Rhino Translocation: Largest Landscape-Level Conservation Initiative in Southern Africa

Rhino Translocation: Largest Landscape-Level Conservation Initiative in Southern Africa

By Sehenyi “Shex” Tlotlego, AKP Botswana Coordinator

Rhino translocation is the largest conservation initiative in Botswana, and indeed the region. Both black and white rhinos have been reintroduced into wild Botswana, with mass reintroductions in 2016 and 2017. From being locally extinct in an environment where they initially roamed free in thousands, seeing rhino back in the wild alone is a massive achievement. Since the rhinos were introduced, the work of AKP’s rhino monitoring team has only just begun.

Rhino Conservation Program

The Rhino Monitoring Team

AKP has demonstrated commitment to the program that has taken rhino monitoring to another level. In April 2017, AKP hired a team of two Conservation Officers dedicated to protecting the species in Botswana. Equipped with a converted Toyota Landcruiser, the team is ready to rough it up in the wet and muddy Okavango Delta landscape every day. The amount of data collected in over a year’s monitoring is incredibly important for the survival of the introduced rhinos, as well as those born after parents were reintroduced. The data provides information such as home rages, territorial claims, male to female ratios, herd sizes (white rhinos) social behavior and feeding and breeding patterns.

The rhino monitoring team is gradually acquiring monitoring equipment necessary to make their work possible. Thanks to A&K UK office for their fundraising efforts, the team was able to acquire a brand-new GPS unit. Not just an ordinary GPS device, this piece of equipment comes with the ability to send and receive messages. We are in the process of acquiring even more equipment for the team.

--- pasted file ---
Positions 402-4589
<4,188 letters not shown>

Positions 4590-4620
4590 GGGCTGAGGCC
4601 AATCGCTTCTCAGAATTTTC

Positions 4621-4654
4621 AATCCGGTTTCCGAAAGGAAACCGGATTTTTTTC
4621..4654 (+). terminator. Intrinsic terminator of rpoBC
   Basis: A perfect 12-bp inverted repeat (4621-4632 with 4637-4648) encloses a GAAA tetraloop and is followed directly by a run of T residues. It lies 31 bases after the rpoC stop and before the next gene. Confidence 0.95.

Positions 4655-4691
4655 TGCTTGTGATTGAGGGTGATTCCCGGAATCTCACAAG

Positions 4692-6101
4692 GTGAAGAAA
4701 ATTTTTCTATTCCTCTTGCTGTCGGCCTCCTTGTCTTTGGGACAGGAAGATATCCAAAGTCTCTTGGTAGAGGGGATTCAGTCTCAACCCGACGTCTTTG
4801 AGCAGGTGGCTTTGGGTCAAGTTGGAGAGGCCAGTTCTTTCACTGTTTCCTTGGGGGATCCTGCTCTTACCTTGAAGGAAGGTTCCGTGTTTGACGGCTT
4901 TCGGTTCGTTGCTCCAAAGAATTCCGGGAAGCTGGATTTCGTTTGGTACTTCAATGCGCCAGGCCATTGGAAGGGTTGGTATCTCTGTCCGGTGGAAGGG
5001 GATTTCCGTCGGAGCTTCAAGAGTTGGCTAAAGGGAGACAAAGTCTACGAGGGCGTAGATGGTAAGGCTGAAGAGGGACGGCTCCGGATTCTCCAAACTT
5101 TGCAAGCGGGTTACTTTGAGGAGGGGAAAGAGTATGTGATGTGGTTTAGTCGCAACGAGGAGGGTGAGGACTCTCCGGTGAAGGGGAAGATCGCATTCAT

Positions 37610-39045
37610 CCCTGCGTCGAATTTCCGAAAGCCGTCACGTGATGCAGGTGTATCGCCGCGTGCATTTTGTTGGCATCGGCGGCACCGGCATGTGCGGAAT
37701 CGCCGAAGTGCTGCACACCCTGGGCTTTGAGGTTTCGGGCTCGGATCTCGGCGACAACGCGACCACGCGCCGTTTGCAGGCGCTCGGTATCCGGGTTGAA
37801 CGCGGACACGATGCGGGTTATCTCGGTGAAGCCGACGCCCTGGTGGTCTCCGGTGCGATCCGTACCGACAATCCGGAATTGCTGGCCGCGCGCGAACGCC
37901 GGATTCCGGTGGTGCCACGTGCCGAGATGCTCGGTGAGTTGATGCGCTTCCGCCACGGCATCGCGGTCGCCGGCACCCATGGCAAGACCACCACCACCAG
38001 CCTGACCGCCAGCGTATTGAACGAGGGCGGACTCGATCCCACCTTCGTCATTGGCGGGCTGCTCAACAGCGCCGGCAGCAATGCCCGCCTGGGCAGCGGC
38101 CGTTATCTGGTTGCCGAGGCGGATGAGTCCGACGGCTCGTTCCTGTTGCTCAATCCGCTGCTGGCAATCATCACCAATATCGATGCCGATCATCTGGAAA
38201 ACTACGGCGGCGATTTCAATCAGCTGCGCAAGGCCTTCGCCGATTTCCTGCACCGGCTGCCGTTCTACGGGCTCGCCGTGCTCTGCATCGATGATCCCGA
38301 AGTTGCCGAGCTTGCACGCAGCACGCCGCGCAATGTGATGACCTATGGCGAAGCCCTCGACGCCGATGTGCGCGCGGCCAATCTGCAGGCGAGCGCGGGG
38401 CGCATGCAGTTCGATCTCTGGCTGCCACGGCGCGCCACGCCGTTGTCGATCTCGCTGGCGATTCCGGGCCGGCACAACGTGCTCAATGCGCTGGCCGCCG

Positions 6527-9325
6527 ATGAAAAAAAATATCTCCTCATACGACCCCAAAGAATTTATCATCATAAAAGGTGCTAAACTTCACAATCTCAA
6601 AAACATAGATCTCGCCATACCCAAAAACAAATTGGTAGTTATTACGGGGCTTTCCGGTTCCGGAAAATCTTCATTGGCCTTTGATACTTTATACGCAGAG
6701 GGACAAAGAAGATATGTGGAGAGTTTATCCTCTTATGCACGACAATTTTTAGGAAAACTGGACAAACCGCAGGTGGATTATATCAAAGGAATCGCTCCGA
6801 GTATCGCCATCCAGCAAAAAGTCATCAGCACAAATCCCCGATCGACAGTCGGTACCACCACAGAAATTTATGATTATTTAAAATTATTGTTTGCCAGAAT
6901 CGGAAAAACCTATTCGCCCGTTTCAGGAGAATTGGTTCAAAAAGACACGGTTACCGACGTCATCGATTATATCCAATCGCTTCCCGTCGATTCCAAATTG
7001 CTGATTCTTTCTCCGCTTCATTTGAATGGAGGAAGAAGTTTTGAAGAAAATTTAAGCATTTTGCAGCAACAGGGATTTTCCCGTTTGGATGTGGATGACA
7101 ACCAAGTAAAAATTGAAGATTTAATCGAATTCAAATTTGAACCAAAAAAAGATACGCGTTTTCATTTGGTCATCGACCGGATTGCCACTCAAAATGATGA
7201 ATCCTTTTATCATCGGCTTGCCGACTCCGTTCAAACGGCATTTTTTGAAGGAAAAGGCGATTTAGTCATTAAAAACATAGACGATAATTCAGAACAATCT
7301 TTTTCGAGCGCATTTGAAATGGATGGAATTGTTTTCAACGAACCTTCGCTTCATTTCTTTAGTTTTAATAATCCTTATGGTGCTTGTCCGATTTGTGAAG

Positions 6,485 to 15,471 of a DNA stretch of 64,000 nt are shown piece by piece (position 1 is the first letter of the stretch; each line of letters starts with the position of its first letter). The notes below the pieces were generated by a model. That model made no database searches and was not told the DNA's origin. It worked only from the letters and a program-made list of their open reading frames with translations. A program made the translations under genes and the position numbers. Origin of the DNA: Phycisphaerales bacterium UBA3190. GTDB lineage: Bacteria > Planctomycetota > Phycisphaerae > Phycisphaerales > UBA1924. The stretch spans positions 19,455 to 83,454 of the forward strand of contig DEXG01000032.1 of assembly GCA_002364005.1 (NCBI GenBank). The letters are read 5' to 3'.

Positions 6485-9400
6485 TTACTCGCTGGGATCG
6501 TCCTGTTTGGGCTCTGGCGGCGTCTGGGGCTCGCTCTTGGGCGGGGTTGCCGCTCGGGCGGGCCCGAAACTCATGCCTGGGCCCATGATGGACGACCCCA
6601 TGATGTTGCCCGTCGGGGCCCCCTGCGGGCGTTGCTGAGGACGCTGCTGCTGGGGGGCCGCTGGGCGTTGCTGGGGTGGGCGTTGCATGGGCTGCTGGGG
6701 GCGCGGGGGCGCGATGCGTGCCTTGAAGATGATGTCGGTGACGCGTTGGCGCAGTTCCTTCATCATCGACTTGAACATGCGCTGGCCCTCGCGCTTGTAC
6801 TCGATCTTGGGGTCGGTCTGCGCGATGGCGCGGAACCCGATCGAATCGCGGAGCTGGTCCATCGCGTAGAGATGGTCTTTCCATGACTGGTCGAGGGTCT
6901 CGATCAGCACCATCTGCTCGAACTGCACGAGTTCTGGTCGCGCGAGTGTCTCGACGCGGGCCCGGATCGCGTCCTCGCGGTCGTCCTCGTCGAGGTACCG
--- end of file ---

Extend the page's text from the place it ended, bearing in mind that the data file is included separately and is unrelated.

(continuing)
Kandu uses a new GPS device, funded by A&K UK

Partnering with University of Oxford

Since March 2018, the monitoring team has been working hand in hand with Wildlife Conservation Research Unit (WildCRU), which is part of the Zoology Department at the University of Oxford. WildCRU is studying the movement of predators, particularly lions, in and out of the Okavango Delta. In doing so, WildCRU has planted camera traps across the entire Chiefs Island in grids of 4km by 4km. There are 11 of these cameras in the area our monitoring team is active. These cameras are generating incredible information, including the first picture of a black rhino mother and calf.

As part of a symbiotic relationship between our monitoring team and WildCRU, our team has agreed to provide logistical support to the WildCRU team in the field. WildCRU, in turn, has agreed to share as many of the rhino pictures as possible with the team and with camp management. WildCRU has also agreed to give presentations to guests and to camp management, upon request by camp management and share as much of their findings that is ready for public consumption, during these presentations.

         Collecting data from the WildCRU camera trap

Rhino Monitoring & The Guest Experience

Exposing guests to the rhino reintroduction and monitoring project remains a top priority. Lunches and sundowners at the rhino boma remain one of the more personal and powerful ways of informing guests about the project. Due to its size and the purpose it has been constructed for, the boma is a significant feature that stays in the memory of many guests, which allows the information discussed while touring the boma to also be remembered. This has been confirmed by the amount of positive feedback received from guests that have been led on a tour of the boma by monitors, and had lunch or a sundowner there. The boma is therefore a must visit!

Guests now also have the opportunity to join participate in an A&K-exclusive Wildlife Monitoring experience. By joining the Conservation Officers on their morning or afternoon wildlife monitoring expedition, guests will be able to gain privileged access to restricted areas of the reserve while tracking rhino and other precious species.